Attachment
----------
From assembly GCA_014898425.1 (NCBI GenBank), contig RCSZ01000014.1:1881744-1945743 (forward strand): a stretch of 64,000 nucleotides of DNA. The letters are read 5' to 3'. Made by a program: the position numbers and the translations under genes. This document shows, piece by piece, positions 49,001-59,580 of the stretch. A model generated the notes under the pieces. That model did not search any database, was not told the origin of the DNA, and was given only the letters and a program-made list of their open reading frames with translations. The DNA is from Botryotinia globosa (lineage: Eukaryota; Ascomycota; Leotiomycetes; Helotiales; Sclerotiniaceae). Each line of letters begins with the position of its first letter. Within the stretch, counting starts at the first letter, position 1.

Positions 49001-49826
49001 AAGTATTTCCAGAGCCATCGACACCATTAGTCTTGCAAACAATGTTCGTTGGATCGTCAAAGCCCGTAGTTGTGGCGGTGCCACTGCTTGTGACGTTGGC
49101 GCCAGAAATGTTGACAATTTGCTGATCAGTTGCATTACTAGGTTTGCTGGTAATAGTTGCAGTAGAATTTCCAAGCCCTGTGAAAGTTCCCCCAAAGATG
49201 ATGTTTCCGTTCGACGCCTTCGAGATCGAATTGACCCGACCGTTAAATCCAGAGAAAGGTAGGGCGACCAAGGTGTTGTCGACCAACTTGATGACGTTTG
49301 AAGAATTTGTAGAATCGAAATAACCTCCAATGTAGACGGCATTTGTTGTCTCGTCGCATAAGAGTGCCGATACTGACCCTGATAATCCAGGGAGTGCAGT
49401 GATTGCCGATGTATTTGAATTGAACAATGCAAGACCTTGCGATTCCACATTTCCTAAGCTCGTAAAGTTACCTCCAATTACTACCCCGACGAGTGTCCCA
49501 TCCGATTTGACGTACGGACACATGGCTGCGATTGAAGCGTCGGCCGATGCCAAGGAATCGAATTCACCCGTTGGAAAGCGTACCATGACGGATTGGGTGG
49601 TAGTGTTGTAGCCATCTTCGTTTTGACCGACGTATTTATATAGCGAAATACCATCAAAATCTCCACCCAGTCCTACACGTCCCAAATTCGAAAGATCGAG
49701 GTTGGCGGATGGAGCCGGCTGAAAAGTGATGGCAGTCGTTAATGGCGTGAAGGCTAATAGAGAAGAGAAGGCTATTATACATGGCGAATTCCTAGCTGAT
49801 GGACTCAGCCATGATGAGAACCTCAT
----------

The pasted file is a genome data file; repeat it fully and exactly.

From assembly GCA_014898425.1 (NCBI GenBank), contig RCSZ01000014.1:1881744-1945743 (forward strand): a stretch of 64,000 nucleotides of DNA. The letters are read 5' to 3'. Made by a program: the position numbers and the translations under genes. This document shows, piece by piece, positions 49,001-59,580 of the stretch. A model generated the notes under the pieces. That model did not search any database, was not told the origin of the DNA, and was given only the letters and a program-made list of their open reading frames with translations. The DNA is from Botryotinia globosa (lineage: Eukaryota; Ascomycota; Leotiomycetes; Helotiales; Sclerotiniaceae). Each line of letters begins with the position of its first letter. Within the stretch, counting starts at the first letter, position 1.

Positions 49001-49826
49001 AAGTATTTCCAGAGCCATCGACACCATTAGTCTTGCAAACAATGTTCGTTGGATCGTCAAAGCCCGTAGTTGTGGCGGTGCCACTGCTTGTGACGTTGGC
49101 GCCAGAAATGTTGACAATTTGCTGATCAGTTGCATTACTAGGTTTGCTGGTAATAGTTGCAGTAGAATTTCCAAGCCCTGTGAAAGTTCCCCCAAAGATG
49201 ATGTTTCCGTTCGACGCCTTCGAGATCGAATTGACCCGACCGTTAAATCCAGAGAAAGGTAGGGCGACCAAGGTGTTGTCGACCAACTTGATGACGTTTG
49301 AAGAATTTGTAGAATCGAAATAACCTCCAATGTAGACGGCATTTGTTGTCTCGTCGCATAAGAGTGCCGATACTGACCCTGATAATCCAGGGAGTGCAGT
49401 GATTGCCGATGTATTTGAATTGAACAATGCAAGACCTTGCGATTCCACATTTCCTAAGCTCGTAAAGTTACCTCCAATTACTACCCCGACGAGTGTCCCA
49501 TCCGATTTGACGTACGGACACATGGCTGCGATTGAAGCGTCGGCCGATGCCAAGGAATCGAATTCACCCGTTGGAAAGCGTACCATGACGGATTGGGTGG
49601 TAGTGTTGTAGCCATCTTCGTTTTGACCGACGTATTTATATAGCGAAATACCATCAAAATCTCCACCCAGTCCTACACGTCCCAAATTCGAAAGATCGAG
49701 GTTGGCGGATGGAGCCGGCTGAAAAGTGATGGCAGTCGTTAATGGCGTGAAGGCTAATAGAGAAGAGAAGGCTATTATACATGGCGAATTCCTAGCTGAT
49801 GGACTCAGCCATGATGAGAACCTCAT